I tried everything from relaxing to praying. Not being able to write to my wife and children, I felt useless as a husband and father. Not being able to write Torah articles, I felt useless and irrelevant. I felt like I was in jail. My thoughts were, "what possible purpose could I have, if I can't communicate?" 

That is where having a good wife comes in. My wife Dina said to me, "It is obvious that Hashem wants something else of you and that writing is not the only way, or perhaps less writing, but more meaningful writing, from the heart, is what Hashem wants from you. On Shabbos, when you don't use the eye gaze computer, you are still there and relevant. Maybe you should think of it like Shabbos, even if you can only see and look at people, that is meaningful to us."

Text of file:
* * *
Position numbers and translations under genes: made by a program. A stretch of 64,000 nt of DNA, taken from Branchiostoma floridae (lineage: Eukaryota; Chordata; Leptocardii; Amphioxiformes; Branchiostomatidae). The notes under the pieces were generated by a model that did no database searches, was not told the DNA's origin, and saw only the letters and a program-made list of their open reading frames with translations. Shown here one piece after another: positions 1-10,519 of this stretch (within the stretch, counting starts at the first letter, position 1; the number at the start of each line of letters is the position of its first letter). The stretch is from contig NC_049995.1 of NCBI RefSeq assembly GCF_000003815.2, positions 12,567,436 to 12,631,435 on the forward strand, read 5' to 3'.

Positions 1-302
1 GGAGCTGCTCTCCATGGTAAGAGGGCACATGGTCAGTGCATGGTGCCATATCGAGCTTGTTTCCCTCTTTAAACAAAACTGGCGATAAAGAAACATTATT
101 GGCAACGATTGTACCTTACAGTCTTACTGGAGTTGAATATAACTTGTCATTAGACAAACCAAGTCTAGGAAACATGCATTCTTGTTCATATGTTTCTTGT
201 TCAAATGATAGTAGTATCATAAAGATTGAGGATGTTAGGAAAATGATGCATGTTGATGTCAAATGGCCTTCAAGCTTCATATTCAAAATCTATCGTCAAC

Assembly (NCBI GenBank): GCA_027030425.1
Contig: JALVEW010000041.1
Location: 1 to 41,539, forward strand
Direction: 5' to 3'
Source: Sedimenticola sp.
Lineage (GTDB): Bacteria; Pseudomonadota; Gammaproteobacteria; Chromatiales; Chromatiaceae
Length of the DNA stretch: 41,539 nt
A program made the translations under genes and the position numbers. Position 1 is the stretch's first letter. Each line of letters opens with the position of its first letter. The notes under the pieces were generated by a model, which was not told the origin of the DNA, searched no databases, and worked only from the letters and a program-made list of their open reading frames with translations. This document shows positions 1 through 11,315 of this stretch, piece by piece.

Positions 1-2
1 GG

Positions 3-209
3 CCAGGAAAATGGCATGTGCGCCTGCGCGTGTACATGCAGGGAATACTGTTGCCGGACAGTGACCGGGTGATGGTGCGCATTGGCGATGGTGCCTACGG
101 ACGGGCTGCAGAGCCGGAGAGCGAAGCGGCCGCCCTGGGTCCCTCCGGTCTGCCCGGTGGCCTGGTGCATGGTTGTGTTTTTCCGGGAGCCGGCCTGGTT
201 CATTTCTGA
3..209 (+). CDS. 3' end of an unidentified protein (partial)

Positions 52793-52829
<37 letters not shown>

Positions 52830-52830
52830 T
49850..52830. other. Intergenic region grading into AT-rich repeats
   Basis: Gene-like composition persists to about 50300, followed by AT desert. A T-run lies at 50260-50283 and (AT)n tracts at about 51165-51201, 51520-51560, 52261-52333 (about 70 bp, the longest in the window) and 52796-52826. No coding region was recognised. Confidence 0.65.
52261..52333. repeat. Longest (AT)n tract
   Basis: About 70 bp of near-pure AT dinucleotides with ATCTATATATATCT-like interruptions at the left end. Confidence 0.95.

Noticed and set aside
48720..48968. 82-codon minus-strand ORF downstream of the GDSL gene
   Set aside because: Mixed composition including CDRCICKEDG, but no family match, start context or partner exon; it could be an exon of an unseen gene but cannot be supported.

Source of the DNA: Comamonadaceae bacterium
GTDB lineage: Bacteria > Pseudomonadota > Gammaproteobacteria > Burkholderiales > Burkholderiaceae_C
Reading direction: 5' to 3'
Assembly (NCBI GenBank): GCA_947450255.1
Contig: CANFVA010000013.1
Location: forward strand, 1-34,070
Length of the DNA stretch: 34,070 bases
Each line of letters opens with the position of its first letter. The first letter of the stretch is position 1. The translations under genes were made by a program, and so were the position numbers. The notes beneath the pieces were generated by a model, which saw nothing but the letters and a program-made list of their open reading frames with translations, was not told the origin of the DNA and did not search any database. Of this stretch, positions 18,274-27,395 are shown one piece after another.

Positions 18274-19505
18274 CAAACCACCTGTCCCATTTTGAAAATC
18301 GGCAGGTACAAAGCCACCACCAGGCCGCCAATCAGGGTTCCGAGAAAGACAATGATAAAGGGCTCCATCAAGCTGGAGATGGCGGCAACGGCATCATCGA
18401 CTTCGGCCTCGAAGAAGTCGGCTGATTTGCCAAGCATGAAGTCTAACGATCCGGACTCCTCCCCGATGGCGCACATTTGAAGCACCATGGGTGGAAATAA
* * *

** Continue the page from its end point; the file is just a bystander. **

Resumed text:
"If you are alive, it means that you are relevant to Hashem, and that you make a difference." 

She also organized a farbrengen in my honor, where people took on good resolutions in Torah and mitzvahs, in kindness and in living life in the ways of Hashem. And people around the world have also made resolutions, said prayers and sent me well wishes. 

You don't know how powerful your Torah, mitzvahs, kindness, prayers and resolutions are, and I am grateful for every one of them. I am also grateful to all of you who prayed for me at holy sites. 

So far, I have not gone wrong listening to Dina's advice, she lifted me up, helped me reframe my situation and brought meaning back to my life. 

Thank you for all the love you've all sent my way.